Long Beach, Mother Abuses Two Month Old Daughter, No File
After examining the cut, the doctor asked our client how the cut was incurred. The client admitted to the doctor that she had become frustrated with her daughter’s crying and threw a bottle half-filled with milk at her from across the room. The baby was in a car seat in her apartment (that she shared with her boyfriend, the baby’s father) and the bottle hit the carrier, bouncing up into the baby’s face and cutting her face and lip.In 50 Words or Less: Long Beach, sixteen-year old mother allegedly abuses her two-month-old daughter, two years of formal probation with residential drug treatment program.
The throw was meant to scare the baby, not hit the baby, but it accidentally hit the baby.
The doctor reported our client to the Long Beach Police Department immediately. His office also completed and electronically submitted a SCAR report (Suspected Child Abuse Report).
While the officers were at the location, a Los Angeles County social worker arrived, interviewed our client and decided to take the baby into DCFS (Department of Child & Family Services) custody. Our client cried hysterically and even physically tried to fight the social worker, but police intervened to restrain our client. The social worker then left with the baby.
Our client called our office when the Long Beach Police asked to interview her a second time. Greg Hill went to the police station for the second interview and was told that our client faced felony domestic violence charges in juvenile court. She was then taken into custody from the police station.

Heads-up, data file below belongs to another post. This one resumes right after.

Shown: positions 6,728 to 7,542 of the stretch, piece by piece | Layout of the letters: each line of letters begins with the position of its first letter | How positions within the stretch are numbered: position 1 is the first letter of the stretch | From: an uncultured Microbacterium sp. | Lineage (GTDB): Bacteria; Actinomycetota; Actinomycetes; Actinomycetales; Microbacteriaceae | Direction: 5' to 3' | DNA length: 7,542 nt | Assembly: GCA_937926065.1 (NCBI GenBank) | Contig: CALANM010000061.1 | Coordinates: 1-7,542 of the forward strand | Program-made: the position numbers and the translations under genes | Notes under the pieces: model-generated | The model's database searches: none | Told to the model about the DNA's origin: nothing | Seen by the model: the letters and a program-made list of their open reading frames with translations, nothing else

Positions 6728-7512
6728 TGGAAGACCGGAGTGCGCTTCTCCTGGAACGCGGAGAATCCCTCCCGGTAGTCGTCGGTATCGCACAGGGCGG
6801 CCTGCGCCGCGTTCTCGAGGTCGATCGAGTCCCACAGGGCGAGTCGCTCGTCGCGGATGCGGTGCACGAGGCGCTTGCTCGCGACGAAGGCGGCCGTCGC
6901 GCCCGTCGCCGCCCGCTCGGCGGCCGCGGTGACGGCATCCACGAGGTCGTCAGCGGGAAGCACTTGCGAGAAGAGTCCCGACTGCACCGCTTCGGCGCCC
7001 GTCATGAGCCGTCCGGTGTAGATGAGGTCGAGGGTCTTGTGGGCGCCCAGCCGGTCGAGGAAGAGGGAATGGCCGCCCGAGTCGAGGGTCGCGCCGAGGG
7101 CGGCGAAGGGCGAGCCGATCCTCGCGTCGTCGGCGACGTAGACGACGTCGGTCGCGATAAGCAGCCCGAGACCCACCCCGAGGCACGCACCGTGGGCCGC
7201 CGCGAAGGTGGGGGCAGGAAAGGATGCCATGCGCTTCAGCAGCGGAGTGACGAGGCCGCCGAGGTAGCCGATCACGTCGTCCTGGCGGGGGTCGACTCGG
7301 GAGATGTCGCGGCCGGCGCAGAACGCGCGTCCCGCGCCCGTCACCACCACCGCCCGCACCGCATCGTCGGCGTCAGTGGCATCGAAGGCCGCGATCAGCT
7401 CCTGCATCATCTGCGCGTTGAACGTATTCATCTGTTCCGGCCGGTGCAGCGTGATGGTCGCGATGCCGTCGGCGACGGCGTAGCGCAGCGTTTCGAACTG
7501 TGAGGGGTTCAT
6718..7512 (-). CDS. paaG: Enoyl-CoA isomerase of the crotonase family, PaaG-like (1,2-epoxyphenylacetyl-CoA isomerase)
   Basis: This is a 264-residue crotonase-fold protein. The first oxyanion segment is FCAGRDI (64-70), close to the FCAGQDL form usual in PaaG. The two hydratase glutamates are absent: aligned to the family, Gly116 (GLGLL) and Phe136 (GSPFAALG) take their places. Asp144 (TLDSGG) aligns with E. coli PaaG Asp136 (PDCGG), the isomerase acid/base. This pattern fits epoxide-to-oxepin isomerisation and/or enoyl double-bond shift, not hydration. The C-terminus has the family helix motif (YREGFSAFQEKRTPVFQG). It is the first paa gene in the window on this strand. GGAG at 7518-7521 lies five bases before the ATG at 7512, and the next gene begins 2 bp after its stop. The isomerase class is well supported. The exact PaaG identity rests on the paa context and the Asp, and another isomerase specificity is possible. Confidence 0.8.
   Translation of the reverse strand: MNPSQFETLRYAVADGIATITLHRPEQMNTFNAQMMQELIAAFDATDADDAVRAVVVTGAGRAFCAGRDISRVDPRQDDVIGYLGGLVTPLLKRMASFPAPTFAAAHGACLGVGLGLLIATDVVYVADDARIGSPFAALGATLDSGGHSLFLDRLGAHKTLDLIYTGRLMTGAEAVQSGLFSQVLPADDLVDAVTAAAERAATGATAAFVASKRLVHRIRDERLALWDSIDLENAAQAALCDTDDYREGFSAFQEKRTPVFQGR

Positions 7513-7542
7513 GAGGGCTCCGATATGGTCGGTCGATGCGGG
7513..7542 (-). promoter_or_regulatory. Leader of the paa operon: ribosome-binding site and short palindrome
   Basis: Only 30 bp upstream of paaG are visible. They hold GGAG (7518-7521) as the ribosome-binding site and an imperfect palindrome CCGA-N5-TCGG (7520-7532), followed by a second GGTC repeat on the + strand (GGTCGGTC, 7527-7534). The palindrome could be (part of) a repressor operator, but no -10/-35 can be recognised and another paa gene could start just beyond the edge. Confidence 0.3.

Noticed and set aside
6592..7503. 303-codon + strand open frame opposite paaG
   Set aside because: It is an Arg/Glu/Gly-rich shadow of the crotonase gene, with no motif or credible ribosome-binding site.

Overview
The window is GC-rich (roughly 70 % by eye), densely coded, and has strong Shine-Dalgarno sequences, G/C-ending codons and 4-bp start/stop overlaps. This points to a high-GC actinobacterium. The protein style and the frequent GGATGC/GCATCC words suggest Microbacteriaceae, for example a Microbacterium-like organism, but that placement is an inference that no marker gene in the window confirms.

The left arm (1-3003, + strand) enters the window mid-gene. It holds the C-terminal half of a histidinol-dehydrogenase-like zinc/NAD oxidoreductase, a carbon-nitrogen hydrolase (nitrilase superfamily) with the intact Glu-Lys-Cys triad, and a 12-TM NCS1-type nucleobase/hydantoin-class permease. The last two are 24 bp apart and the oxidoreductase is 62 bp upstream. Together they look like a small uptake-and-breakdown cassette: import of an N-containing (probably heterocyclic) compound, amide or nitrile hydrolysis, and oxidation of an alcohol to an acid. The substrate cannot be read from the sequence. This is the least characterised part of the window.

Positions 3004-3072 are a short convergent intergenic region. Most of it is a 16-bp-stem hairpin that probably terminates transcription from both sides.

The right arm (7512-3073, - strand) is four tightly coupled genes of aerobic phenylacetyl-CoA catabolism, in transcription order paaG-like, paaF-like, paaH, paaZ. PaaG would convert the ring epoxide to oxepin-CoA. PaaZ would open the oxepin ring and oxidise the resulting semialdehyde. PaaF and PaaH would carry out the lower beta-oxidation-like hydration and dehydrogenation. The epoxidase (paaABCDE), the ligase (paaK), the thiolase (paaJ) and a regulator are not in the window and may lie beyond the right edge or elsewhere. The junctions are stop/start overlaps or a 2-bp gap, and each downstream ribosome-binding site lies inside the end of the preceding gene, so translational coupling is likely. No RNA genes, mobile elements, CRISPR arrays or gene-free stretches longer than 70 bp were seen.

Two days later, the client was arraigned and charged with one count of Child Abuse (Penal Code § 273 (a)), but luckily, as only a misdemeanor.
Greg Hill then negotiated a plea bargain for our client in which she agreed to admit the allegation (this is the same as a plea no contest in adult court) of violating Penal Code § 273(a), given two years of formal probation, ordered to pay a small fine, ordered to complete high school and complete a three month residential drug rehabilitation program. As part of the plea bargain, our client’s daughter would be returned to her upon her completion of the residential drug rehabilitation program. Our client indeed did later complete the rehabilitation program and she was reunited with her child.
Had our client fought her case at trial and been found guilty (by the judge, as there are no juries in juvenile court), she faced a maximum of six months in the California Youth Authority, as the case was considered quite serious by the judge. The client was very happy with the resolution, commenting to us later that resolving the case with a residential drug treatment program was something she needed before her daughter got older and could remember what was happening.
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